With international communications and money transactions now easier than ever, international trade is becoming an increasingly important part of modern businesses. Deals can be concluded relatively easily with parties all around the globe. However, what happens when you get into a commercial dispute with someone abroad? You may try to negotiate the issue, but the other party might not be willing to compromise. This article will explain what you should do in the event of an international commercial dispute to ensure that your business is protected.

Should I Take the Matter to Court?

While court is probably the last thing on your mind when running your business, knowing that the legal system is available to assist you during a dispute can influence how a party behaves.

For example, when fighting with your siblings as a child, sometimes even the threat of telling a parent or teacher was enough to spark a negotiation.

This idea can sometimes be reflected during commercial disputes. Even the threat of legal action may be enough to convince the other party to fulfil their legal duties.

However, it can be extremely difficult and expensive to engage in an international legal proceeding. Furthermore, even if you get a judgment, it may not be enforceable in the other party’s home country. This would make the entire process a waste of time and money. Therefore, international commercial arbitration may be the best option for your business’ dispute.

What is International Commercial Arbitration?

International commercial arbitration is a form of alternative dispute resolution that you can use to resolve conflicts with a party in a different country. During this process, an arbitrator hears the cases of both parties. They will then render a final and binding decision, called an ‘award’. This is much like a court gives a judgment.

International arbitration awards are generally enforceable in any country that is a party to the Convention on the Recognition and Enforcement of Foreign Arbitral Awards, known as the New York Convention. Currently, 159 countries are parties.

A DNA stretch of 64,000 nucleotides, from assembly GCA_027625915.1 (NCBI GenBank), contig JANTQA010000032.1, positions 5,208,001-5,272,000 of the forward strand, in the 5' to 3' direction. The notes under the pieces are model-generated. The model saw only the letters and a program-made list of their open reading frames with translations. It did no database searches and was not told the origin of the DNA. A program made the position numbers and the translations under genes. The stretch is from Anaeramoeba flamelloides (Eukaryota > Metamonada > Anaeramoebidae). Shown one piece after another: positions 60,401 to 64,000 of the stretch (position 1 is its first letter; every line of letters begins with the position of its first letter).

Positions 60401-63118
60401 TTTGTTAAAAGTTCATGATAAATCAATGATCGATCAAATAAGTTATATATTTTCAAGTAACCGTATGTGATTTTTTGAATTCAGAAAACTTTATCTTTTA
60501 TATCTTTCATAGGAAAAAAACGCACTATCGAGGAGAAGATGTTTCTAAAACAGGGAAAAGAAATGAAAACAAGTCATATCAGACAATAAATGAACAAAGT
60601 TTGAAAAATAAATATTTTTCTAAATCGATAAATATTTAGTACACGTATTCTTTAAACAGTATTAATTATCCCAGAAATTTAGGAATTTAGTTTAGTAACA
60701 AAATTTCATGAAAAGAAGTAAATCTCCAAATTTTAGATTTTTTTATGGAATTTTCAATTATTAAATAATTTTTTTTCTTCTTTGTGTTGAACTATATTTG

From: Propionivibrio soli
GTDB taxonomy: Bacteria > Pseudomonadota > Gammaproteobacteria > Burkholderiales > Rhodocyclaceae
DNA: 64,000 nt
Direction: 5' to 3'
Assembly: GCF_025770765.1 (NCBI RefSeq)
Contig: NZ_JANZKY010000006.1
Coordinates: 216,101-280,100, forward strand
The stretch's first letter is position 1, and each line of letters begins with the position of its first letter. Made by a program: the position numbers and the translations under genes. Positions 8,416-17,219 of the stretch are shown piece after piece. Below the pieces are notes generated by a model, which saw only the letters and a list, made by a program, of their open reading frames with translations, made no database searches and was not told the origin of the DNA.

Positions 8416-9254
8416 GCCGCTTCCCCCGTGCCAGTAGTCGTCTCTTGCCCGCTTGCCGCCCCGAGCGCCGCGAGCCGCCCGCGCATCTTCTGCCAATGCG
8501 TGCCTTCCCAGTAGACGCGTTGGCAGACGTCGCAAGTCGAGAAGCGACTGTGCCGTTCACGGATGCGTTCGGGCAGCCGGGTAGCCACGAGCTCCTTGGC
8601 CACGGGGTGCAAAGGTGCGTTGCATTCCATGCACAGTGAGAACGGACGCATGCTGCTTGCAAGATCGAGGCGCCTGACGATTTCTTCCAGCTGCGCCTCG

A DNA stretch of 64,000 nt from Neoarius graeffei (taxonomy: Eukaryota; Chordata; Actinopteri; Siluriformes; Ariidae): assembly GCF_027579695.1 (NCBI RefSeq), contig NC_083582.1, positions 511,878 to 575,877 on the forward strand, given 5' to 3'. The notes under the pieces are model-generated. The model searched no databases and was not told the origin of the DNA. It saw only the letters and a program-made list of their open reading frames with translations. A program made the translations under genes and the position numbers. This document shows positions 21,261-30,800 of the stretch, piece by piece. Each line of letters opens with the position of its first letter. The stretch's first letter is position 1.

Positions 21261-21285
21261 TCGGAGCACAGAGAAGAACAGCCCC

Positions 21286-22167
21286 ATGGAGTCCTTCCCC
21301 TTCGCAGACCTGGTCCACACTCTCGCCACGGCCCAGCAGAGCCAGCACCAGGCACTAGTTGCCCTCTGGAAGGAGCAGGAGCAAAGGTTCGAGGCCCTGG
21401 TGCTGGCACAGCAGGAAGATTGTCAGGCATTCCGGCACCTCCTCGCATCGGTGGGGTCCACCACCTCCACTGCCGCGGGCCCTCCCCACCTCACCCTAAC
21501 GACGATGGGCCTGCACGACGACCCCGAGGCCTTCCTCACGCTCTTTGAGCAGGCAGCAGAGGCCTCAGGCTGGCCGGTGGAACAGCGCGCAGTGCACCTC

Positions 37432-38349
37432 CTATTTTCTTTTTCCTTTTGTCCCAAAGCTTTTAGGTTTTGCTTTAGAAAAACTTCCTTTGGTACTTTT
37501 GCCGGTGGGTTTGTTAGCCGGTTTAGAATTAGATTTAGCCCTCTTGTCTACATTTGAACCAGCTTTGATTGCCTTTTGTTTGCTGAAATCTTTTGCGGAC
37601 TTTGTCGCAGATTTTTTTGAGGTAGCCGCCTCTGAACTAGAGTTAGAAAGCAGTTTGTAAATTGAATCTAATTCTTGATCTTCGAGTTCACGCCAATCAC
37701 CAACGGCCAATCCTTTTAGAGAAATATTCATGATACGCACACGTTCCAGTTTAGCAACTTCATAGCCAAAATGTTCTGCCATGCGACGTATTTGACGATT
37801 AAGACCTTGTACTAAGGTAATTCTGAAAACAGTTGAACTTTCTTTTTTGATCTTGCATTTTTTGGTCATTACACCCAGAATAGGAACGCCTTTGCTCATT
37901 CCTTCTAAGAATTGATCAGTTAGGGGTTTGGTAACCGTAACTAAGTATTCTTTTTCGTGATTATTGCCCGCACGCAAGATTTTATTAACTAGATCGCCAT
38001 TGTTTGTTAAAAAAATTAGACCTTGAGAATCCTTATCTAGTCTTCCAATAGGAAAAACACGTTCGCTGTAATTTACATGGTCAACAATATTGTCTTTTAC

How Do I Use International Commercial Arbitration?

As with domestic arbitration, parties need to agree to submit their dispute to arbitration. You cannot force a party to arbitrate unless they have agreed to. Although it is possible to agree to file a dispute to international arbitration once it has arisen, the chances doing so at this point are slim. This is because the other party is unlikely to want to engage in proceedings for the dispute.

Therefore, the best way to ensure that you have access to this mechanism is to include an arbitration clause in all of your contracts with international parties.

What Should My Arbitration Clause Contain?

Arbitration clauses can vary greatly in complexity and detail. However, when drafting the arbitration clause, you will always need to consider:

  • which laws govern the contract and apply to the dispute (for example, if you are contracting with a party in China, do you want the deal to be governed by Chinese law or the law of New South Wales?);
  • where to hold the arbitration;
  • the number of arbitrators; and
  • if any additional rules apply (such as the Australian Centre for International Commercial Arbitration (ACICA) Rules).

By including all of this information, you will be able to better ensure the protection of your business. Furthermore, if you decide to engage in international commercial arbitration, the process should run smoothly as each party understands what is expected of them.

Key Takeaways

It can be very frustrating if you become involved in a commercial dispute with someone overseas. When dealing with someone in another country, you have little options to take the matter to court. However, international commercial arbitration can be a powerful mechanism to utilise if you wish to resolve a dispute.

A carefully drafted arbitration clause will ensure you have access to justice in the event of a dispute. Therefore, it is important to your contract is drafted correctly from the outset. If you have any questions about drafting your contract or whether international commercial arbitration is right for your business, contact LegalVision’s dispute resolution lawyers on 1300 544 755 or fill out the form on this page.

Taylor Gray
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